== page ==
Spotlight on 1857 Dust of Ages by Vandana Shanker #TheBookClub

 

 
1857 DUST OF AGES VOL 1:
A FORGOTTEN TALE
by
Vandana Shanker
 
Blurb
 
1857. The rebellion erupts in India. Despite its attempts to stay aloof, NAVGARH, a small town near Delhi, is drawn into the conflagration. And at its heart are Princess Meera and Captain Richard Smith, with their strange alliance made for the throne of Navgarh.
 
2016, Shiv Sahai, a young Indian art historian and Ruth Aiken, a British scholar discover an excerpt from the journal of an anonymous British soldier, searching for his wife in the chaos of 1857 Delhi. As they begin investigating the scandal, they become aware of the vague rumours that are told in the bylanes of Navgarh – about a princess who married a British soldier to save her kingdom.
 
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Read an excerpt from the book…

 

 

 

Prologue
Camp, Delhi Cantonment, 16 August, 1857.
Things have changed forever. A day spent in the company of my old friend Knox made it clear. These distances can never be bridged.
The pole of his tent snapped in the storm yesterday; and for the sake of old friendship, I offered Knox my humble abode. But his rancour was jarring. His determination to teach the enemy a lesson, the unshaken belief in the rightness of our mission– such bitterness asks too much of friendship and duty.
Earlier we went over the battlefield. One of our regiments was destroying the village near the bridge to prevent the enemy from getting cover in it. Elephants were pulling down the walls. The villagers stood by as their houses turned into mud while the monsoon clouds gathered on the horizon. Unfortunately, they were the Jats, who, for the most part, are our friends. We decided that the destruction of their homes and fields was necessary. Twenty-three men – their countrymen – were lying together in the ditch at the back of the village; we weren’t sure if they were the rebels. A party of Rifles killed then en masse, just to be sure.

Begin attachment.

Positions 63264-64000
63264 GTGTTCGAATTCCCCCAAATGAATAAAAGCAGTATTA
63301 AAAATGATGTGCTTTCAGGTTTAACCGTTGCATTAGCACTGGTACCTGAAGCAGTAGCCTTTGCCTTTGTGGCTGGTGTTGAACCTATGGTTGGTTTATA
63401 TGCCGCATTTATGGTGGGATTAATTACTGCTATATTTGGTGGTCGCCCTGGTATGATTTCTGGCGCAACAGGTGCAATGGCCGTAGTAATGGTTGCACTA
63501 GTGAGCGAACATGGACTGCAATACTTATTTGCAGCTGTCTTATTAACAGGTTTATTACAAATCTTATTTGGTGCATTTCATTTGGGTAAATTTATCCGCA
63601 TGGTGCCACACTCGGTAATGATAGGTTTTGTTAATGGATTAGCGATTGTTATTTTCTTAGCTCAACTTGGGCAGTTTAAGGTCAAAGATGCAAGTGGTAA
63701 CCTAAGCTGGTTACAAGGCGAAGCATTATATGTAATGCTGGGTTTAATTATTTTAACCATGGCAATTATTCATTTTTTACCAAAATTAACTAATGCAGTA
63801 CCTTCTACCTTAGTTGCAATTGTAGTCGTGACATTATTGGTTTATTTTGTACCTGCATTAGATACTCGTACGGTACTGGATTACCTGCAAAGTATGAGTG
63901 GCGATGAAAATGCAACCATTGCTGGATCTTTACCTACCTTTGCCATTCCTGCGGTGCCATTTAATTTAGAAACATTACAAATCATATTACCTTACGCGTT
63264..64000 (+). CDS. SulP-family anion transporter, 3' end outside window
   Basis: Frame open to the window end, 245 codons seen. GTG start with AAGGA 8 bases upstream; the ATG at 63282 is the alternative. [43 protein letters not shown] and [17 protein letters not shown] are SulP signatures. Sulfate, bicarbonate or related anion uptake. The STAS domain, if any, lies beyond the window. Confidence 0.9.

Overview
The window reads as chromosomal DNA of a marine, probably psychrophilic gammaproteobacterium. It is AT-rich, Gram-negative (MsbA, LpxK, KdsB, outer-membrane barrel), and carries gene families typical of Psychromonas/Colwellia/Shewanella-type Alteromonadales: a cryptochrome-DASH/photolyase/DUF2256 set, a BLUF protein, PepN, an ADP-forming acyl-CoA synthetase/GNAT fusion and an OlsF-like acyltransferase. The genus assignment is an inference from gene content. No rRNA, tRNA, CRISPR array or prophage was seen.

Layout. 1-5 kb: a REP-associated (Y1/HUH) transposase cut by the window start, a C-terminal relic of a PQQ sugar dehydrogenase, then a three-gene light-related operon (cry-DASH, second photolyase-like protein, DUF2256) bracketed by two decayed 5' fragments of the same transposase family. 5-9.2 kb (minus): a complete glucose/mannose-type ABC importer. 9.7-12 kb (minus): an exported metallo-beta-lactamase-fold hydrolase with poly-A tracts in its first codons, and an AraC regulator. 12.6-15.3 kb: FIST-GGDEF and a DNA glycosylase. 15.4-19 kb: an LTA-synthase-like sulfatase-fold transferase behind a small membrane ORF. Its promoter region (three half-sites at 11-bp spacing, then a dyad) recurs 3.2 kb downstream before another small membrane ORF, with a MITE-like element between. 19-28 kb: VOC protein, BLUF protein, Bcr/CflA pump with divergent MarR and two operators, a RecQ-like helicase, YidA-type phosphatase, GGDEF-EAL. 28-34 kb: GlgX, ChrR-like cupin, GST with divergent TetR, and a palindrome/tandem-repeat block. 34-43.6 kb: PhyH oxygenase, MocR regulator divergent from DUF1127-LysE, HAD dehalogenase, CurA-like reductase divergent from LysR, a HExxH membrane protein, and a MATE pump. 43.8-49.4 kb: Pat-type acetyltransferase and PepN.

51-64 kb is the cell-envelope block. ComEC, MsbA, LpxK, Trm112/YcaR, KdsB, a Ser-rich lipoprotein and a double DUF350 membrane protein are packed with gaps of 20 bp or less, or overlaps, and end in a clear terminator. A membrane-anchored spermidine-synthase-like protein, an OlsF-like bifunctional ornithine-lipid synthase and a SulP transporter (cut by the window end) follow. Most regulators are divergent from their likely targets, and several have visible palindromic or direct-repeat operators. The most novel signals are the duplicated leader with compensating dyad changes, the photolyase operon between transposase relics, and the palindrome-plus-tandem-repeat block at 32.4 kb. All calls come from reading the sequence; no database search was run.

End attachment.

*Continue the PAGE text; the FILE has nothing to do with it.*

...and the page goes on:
We left the village with our bags swollen like raisins in water. And who can blame our light-fingered gentry? Armies are said to travel on their stomach.
At some distance from our camp, I can see the sun setting over the fort of Delhi. It isn’t much different from the first sunset I witnessed here years ago. How things have changed! We came with a mission – to know this exotic land, to bring the light of knowledge and civilization to its darkness. Now the memory leaves me embarrassed. These massive red walls made me uneasy even then. Today they mock our camp again. Whatever be the outcome of this devil’s wind, it has revealed the banality of our mission.
Knox’s bitterness is an expression of the anger in the camp. When the cannons are quiet, the silence resounds with confusion, with terror, with rage, but most of all with the question ‘Why?’ As we sit around a small fire every night, the question rages in every mind. ‘Why the mutiny? Haven’t we brought the glory of civilization to this land of superstition?’ These thoughts simmer as we deal with hunger, heat and rain.
But soon these questions will be forgotten. The winners will annihilate the other side. Already I see the madness in the eyes as rumours reach us from other places – Cawnpur, Jhansi, Lucknow. Madness will soon be let loose.
I often feel that the answers that elude me today were within my grasp a short while ago. They are somewhere near, yet unreachable, like the time gone by.
I promise to look for them once I have found her again. For she, I feel, holds a part of it.